North West Wales

Snowdon Partnership launch plan to 'safeguard' mountain

Snowdon Image copyright PA
Image caption The view from the Snowdon summit is named the best in UK in a poll

A drive is under way to protect the future of Snowdon following a rise in visitors to the mountain.

The Snowdon Partnership Plan launched a consultation on Thursday, outlining the ways it wants to promote and safeguard the area.

It follows concerns about visitor numbers, litter and strains on rescue teams, facilities and the environment.

Snowdonia National Park Authority said it hoped to create the "best plan possible for the area".

According to the partnership, Snowdon is the third most visited attraction in Wales with 582,000 visitors - behind the Millennium Centre in Cardiff Bay and Swansea's Leisure Centre - and the busiest mountain in the UK.

John Harold, the director of The Snowdonia Society, said the mountain has seen "a dramatic increase in visitors to the area over the last few years".

Image copyright Getty Images
Image caption Llanberis Pass is popular with cyclists, and in 2013 hosted the Tour of Britain

"There are issues surrounding the pressures of use," he said.

"We are looking at litter, at footpath erosion, the need for people to be aware of their responsibilities and the challenges they are setting themselves when they set out on the mountain, at sustainable transport.

"We celebrate the mountain - people do value it and enjoy their time here - so we are not interested in turning people away.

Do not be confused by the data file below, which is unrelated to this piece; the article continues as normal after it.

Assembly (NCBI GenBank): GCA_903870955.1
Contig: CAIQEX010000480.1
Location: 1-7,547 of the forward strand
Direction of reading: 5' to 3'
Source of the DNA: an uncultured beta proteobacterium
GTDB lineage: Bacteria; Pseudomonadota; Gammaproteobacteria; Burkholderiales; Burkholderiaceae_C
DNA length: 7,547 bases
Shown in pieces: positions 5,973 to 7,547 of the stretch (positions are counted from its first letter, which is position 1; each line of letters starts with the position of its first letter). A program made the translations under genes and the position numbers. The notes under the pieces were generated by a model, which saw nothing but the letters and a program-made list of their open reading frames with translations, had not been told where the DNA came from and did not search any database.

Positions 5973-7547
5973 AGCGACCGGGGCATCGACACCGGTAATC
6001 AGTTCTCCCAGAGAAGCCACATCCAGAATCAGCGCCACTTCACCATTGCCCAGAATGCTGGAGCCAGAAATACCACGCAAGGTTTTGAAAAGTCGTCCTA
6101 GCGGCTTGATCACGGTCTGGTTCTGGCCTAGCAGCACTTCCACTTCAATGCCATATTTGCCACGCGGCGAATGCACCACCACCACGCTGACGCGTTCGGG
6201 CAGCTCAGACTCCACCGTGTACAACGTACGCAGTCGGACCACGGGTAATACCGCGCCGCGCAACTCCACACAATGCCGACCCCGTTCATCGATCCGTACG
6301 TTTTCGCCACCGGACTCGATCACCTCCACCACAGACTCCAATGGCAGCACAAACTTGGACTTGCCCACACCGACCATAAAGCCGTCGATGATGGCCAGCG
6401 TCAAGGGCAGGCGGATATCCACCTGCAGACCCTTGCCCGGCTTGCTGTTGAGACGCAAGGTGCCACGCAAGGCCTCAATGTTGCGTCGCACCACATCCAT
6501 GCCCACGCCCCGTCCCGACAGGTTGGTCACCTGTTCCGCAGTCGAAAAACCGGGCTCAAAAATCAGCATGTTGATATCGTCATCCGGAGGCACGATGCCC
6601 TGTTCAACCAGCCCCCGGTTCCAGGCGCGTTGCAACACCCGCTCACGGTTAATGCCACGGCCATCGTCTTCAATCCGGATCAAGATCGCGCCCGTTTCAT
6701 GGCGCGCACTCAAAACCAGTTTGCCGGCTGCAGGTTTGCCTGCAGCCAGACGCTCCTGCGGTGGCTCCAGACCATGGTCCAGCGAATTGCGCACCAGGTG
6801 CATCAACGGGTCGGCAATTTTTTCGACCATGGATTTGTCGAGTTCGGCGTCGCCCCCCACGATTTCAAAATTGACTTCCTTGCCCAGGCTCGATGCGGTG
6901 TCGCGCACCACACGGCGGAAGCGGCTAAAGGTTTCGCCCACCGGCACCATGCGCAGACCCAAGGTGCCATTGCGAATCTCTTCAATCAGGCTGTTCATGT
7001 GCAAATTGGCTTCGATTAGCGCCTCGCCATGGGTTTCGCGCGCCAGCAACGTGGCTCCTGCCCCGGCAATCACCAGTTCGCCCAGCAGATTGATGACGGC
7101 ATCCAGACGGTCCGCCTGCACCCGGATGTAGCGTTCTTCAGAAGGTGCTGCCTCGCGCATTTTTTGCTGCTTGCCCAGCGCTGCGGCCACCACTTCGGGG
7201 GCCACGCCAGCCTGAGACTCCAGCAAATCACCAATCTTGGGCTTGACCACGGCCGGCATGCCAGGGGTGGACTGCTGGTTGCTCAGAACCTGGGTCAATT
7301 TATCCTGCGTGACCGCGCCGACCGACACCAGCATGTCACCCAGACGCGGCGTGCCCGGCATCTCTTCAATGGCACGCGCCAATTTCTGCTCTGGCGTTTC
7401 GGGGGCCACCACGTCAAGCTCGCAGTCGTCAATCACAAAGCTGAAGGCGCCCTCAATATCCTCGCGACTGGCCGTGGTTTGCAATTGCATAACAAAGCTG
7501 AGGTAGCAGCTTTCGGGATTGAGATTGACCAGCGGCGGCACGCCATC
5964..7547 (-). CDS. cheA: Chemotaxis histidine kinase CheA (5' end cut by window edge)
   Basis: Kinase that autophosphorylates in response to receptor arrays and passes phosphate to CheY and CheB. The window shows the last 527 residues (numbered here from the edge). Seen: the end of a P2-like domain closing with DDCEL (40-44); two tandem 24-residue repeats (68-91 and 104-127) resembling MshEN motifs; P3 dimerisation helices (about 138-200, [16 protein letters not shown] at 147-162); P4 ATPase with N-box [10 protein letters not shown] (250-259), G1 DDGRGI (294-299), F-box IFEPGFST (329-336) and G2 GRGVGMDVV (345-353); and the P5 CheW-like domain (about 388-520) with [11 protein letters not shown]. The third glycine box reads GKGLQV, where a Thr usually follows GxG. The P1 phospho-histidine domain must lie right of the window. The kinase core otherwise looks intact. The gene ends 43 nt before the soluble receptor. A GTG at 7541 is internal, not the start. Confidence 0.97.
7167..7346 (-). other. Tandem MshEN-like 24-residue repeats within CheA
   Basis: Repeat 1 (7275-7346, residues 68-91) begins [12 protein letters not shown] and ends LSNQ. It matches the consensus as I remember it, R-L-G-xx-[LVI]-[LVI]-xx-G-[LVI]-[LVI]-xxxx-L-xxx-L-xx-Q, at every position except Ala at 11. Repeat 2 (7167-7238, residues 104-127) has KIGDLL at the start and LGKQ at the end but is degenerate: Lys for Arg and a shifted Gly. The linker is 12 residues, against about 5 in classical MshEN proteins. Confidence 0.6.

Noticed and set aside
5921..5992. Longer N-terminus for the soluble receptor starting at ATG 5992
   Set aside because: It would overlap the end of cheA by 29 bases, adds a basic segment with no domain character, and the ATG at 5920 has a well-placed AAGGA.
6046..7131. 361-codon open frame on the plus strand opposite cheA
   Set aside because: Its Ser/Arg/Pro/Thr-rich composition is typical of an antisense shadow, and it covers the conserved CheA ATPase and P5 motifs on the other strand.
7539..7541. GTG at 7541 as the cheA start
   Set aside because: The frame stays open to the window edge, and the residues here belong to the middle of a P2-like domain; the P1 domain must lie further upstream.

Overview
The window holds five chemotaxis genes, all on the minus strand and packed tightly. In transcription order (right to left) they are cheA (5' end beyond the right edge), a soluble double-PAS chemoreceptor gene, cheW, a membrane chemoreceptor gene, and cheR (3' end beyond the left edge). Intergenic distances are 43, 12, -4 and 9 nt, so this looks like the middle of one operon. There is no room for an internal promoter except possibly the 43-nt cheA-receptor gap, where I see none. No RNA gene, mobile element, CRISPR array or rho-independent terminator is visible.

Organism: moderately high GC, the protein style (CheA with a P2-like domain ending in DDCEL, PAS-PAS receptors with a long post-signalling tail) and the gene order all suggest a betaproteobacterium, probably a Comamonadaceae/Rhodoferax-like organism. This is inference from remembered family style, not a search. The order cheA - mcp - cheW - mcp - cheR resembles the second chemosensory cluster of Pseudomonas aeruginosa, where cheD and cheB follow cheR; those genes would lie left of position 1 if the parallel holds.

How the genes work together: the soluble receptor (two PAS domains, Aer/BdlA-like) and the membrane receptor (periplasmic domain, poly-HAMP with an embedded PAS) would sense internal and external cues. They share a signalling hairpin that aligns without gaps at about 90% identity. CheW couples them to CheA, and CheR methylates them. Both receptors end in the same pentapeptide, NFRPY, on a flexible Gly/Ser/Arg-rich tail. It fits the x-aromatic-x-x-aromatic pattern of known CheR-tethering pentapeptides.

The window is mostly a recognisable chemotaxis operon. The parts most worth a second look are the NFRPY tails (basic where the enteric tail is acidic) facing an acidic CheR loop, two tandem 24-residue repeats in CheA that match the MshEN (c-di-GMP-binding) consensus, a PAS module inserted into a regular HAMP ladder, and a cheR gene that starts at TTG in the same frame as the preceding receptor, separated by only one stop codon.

"We are looking at the positives and putting the limited resources that the partner bodies have to get the best outcome."

The partnership also wants to build on the success of tourism, saying about £69m is directly spent by visitors in local communities.

Image copyright Andrew Ennever
Image caption Rubbish next to Snowdon's mountaintop cafe

Tracey Evans, chief executive of charity The Outdoor Partnership, said: "Outdoor pursuit tourism is the biggest income generator in the area and it's about managing it properly, identifying those honey pot areas and dealing with the challenges.

"There is no one single answer. Do we need to look at an improved sherpa [bus] service, do we need a tourism tax where hoteliers and caterers come on board and the money is reinvested into the area?

"This partnership approach should go some way to addressing these issues."

Helen Pye, Snowdonia National Park Authority's partnerships manager, said: "People's views and ideas are extremely important to us which is why we're providing this opportunity for people to give their feedback on the draft plan.

"Ensuring input from others is so important so that we can produce the best plan possible for the area, and the plan as a result will evolve and be adapted as appropriate."

The online consultation runs until 7 July.

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